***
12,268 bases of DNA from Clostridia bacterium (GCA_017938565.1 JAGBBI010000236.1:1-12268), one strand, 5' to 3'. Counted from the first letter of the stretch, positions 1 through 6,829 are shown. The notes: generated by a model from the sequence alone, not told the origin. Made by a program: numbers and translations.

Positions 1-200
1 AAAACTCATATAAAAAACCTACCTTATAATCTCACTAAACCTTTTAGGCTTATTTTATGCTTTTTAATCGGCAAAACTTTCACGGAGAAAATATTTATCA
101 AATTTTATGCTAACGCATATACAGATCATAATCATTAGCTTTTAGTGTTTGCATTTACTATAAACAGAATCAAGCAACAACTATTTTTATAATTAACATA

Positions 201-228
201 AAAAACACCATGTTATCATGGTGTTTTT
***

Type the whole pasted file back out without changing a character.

12,268 bases of DNA from Clostridia bacterium (GCA_017938565.1 JAGBBI010000236.1:1-12268), one strand, 5' to 3'. Counted from the first letter of the stretch, positions 1 through 6,829 are shown. The notes: generated by a model from the sequence alone, not told the origin. Made by a program: numbers and translations.

Positions 1-200
1 AAAACTCATATAAAAAACCTACCTTATAATCTCACTAAACCTTTTAGGCTTATTTTATGCTTTTTAATCGGCAAAACTTTCACGGAGAAAATATTTATCA
101 AATTTTATGCTAACGCATATACAGATCATAATCATTAGCTTTTAGTGTTTGCATTTACTATAAACAGAATCAAGCAACAACTATTTTTATAATTAACATA

Positions 201-228
201 AAAAACACCATGTTATCATGGTGTTTTT